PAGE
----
An op-ed from BuildingGreen president Nadav Malin details an analysis of new changes in AIA Ethics. You can read an introduction here.
As noted, “Building materials: members should select and use building materials to minimize exposure to toxins and pollutants in the environment to promote environmental and human health and to reduce waste and pollution (Ethical Standard 6.3).”
In the spring of 2018, ARUP developed “Healthier Materials Protocol for Architects and Designers,” a 116-page report that can be downloaded from here.
This report notes “The AIA recognizes that building materials impact the environment and human health before, during, and after their use. Knowledge of the life cycle impacts of building materials is integral to improving the craft, science, and art of architecture. The AIA encourages architects to promote transparency in materials’ contents and in their environmental and human health impacts.”
A much more powerful shift is occurring that changes the emphasis from the exclusion of materials to ensuring good practice in their selection.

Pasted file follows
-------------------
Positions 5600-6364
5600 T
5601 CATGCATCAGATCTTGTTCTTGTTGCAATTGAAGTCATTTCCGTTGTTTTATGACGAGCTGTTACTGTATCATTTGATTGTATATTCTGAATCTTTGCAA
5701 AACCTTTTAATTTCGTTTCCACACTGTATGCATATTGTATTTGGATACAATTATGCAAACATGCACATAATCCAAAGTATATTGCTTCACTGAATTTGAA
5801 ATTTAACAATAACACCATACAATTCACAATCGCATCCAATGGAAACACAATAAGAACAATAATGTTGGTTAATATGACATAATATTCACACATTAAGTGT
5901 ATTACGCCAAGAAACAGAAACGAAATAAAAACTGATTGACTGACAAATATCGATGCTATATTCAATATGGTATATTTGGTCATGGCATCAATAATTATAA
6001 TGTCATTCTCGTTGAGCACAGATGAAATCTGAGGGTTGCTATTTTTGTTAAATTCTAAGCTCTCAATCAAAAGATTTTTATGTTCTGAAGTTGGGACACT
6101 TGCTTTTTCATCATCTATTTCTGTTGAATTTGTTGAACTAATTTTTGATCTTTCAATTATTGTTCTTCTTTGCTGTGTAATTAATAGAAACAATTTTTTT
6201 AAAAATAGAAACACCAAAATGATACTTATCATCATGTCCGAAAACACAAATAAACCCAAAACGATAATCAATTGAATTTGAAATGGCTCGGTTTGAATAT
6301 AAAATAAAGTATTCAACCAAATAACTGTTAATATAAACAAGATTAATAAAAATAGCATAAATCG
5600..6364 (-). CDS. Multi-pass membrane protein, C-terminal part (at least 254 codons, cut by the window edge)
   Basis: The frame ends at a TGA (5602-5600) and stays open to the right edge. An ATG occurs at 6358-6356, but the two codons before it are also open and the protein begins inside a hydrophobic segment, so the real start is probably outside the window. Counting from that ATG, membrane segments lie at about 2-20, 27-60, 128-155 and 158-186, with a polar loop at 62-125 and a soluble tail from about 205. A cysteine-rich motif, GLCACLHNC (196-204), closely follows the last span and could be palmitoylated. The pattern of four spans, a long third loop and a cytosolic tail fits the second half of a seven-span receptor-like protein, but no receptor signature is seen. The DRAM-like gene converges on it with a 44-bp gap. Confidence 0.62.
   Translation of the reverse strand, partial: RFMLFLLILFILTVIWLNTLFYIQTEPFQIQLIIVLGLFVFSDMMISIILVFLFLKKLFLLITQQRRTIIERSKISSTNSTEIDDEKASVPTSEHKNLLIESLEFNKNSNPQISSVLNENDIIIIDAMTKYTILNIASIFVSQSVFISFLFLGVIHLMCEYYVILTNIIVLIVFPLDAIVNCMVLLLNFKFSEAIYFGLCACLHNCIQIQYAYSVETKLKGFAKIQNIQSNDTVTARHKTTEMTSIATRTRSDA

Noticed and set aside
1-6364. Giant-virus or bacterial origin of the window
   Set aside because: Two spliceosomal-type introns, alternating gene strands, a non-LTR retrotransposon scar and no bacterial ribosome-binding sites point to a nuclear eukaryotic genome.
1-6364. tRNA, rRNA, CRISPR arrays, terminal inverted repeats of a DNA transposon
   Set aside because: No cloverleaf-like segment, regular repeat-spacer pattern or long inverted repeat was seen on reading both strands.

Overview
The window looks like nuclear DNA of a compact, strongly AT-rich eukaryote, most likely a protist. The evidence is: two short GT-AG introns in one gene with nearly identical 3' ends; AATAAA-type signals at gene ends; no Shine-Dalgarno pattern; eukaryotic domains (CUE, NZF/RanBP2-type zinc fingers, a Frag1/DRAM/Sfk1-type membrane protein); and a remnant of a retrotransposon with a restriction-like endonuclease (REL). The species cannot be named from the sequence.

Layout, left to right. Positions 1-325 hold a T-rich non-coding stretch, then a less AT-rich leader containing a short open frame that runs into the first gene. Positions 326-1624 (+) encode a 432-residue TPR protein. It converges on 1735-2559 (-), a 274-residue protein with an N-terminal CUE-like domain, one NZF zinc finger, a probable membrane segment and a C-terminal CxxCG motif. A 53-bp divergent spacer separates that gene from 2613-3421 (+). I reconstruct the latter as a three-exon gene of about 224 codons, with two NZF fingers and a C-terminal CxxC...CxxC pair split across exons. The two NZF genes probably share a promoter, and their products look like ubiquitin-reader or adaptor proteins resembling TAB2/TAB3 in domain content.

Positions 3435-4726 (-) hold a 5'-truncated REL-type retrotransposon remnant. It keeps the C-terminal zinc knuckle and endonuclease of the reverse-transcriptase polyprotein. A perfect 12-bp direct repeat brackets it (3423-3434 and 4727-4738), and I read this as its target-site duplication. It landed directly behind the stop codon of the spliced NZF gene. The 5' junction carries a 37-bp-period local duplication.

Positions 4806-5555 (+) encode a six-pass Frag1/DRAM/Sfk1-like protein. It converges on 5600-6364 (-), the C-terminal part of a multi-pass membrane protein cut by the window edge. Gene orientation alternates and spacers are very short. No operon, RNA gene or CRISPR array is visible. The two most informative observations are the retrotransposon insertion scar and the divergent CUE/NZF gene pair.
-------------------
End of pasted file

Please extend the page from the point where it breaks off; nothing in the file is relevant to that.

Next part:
The standards for good practice have been published as above, but where do Architects find building materials that “aspire toward good practice”? Is the mark set at “sustainable” practice or is a shift occurring in awareness of “regenerative” practice? Contained in the new protocols is this passage: “While this protocol is written from a design perspective, it is intended for everyone working in this field. Designers are key players in evaluating and selecting building materials but designers are far from the only ones who shape the material health outcomes for our projects or our planet.” If this shift is to occur, then stakeholders in the conversation will have to include manufacturers as participants of “Green Building Task Forces”. It would be wise to select manufacturers who have implemented regenerative systems and have experience manufacturing regenerative products.